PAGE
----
The new junkyard: It's online and free
Ask Deron Beal or Albert Kaufman, and they'll tell you there's a giving revolution emerging in several American cities.
Call it junkyard recycling.
With Mr. Beal's help, Mr. Kaufman recently launched a Portland, Ore., e-mail list serve called Freecycle.com. It's one of several resources springing up to help consumers get rid of goods that don't deserve to be thrown away, or locate things they'd like to have but would prefer not to pay for.
All Freecycle members have to do is join the Yahoo list serve and post a message about items wanted or items available. Within days givers are likely to hear from someone who sees their trash as treasure. The service and all items are free.
More than 1,000 Portland residents have joined since the service was launched a month ago, giving away everything from cardboard boxes to crockpots to beds. And it's growing.
"I'm pretty psyched and have a big network of friends who tell their friends," says Kaufman, who is not paid.
Another thriving online "reuse" service is Twincitiesfreemarket.com, operated by Eureka Recycling in St. Paul, Minn.
There's no guarantee, however, of quick success. There are more languishing networks listed at the Freecycle home page (www.freecycle.org) than there are burgeoning groups. And Beal is trying to raise funds to build a stand-alone website. Another service, 2good2toss, funded by the state of Washignton, may be faltering because items are not always free, and the site lacks a sense of community.
Beal, who works for RISE, a nonprofit organization that operates the recycling program in Tucson, Ariz., came up with the idea for Freecycle last May.
He started the first-ever Freecycle list serve in Tucson. At the time he was spending too many hours on the phone trying to give away used office furniture that was in surplus because of growing recycling efforts. So he set up a list serve on Yahoo.com.
"I just sent the information out to my friends and 10 to 15 nonprofits and said, 'Spread the word,' " he recalls. "You get free stuff, and you get to give away the junk in your garage."
Word of mouth and a newspaper article generated 1,100 members for Freecycle Tucson in early October.
A key to the service's success: The list serve moderator monitors postings in a friendly, humorous tone.
Under Beal's light hand, Freecycle has developed a short set of rules after a series of online discussions about whether all items should be free and if political notices could be posted. The decision: All items must be free, political messages are taboo, and spam is forbidden. Two violations and you're off the list.
"The moderator is really important. They set the tone," Beal says. "All you need to do ... is remind someone every once in a while to say 'wanted' in the subject line. Or if they say, 'Wanted TV also willing to pay' the moderator has to write to them and say: 'Whoops, you've got strike one of two.' But I try and keep it playful. I haven't had to kick out a single person and there have only been two spams."
Beal hopes to expand Freecycle beyond Tucson and Portland and develop a national, and even an international, movement.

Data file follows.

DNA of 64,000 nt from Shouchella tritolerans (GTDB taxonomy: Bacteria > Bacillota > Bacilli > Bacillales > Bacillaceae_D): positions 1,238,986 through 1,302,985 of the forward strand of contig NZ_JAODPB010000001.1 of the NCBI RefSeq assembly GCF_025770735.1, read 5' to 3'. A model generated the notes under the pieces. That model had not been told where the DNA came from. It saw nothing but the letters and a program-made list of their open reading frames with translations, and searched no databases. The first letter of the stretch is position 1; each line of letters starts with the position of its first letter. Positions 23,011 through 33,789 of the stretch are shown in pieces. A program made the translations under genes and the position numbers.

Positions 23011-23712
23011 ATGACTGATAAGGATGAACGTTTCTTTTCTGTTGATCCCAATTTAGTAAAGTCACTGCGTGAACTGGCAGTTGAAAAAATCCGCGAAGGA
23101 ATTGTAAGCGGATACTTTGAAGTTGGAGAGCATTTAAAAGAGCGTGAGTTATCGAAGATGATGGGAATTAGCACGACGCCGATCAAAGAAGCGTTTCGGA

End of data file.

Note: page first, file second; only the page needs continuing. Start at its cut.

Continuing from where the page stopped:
There are small groups trying to form in Tokyo and Singapore, and nearly 300 people have signed up for Kansas City Freecycle in Missouri.
Twincitiesfreemarket.com, which is run by Eureka Recycling, is the oldest and probably the largest free Internet reuse site. The company operates St. Paul's recycling program and differs from the Freecycle in that it is a website rather than a list serve. Freemarket was formed in 1995, according to Alex Danovitch, Eureka's business manager.
"The problem with reuse and reduction programs has been how to measure what you don't waste," Mr. Danovitch says. "If you put a whole lot of money into waste reduction, the question is how to report back to the voters, or the city council, on the program's cost-effectiveness."
Freemarket.com's computer programming has evolved so that Eureka can report results to St. Paul and the growing number of local governments that are coming to the table to support the exchange.
"This year, 75,000 residents will make 450,000 visits and conduct 6,500 exchanges totaling over 750 tons," Danovitch says.
"It costs half as much to use the Freemarket versus disposing of [items] in a landfill or incinerator. The electronics exchanged through Freemarket cost one- third of what it costs to run a neighborhood electronics drop-off event. And Freemarket extends the useful life of the items, which means there are fewer things being disposed of."
Eureka is also working with the state of Rhode Island to develop a Freemarket website that will go online in early 2004.
"There's really a community built around this," Danovitch says.
Earlier this year Freecyclers came to the aid of a couple in need.
"We had two elderly people who didn't have insurance when part of their house burned down," Beal says. "One of the Freecycle people sent out a note saying they were getting set up at some other place and could use a bed, a couch, and other stuff.
"Within two days," he says, "they had everything they needed."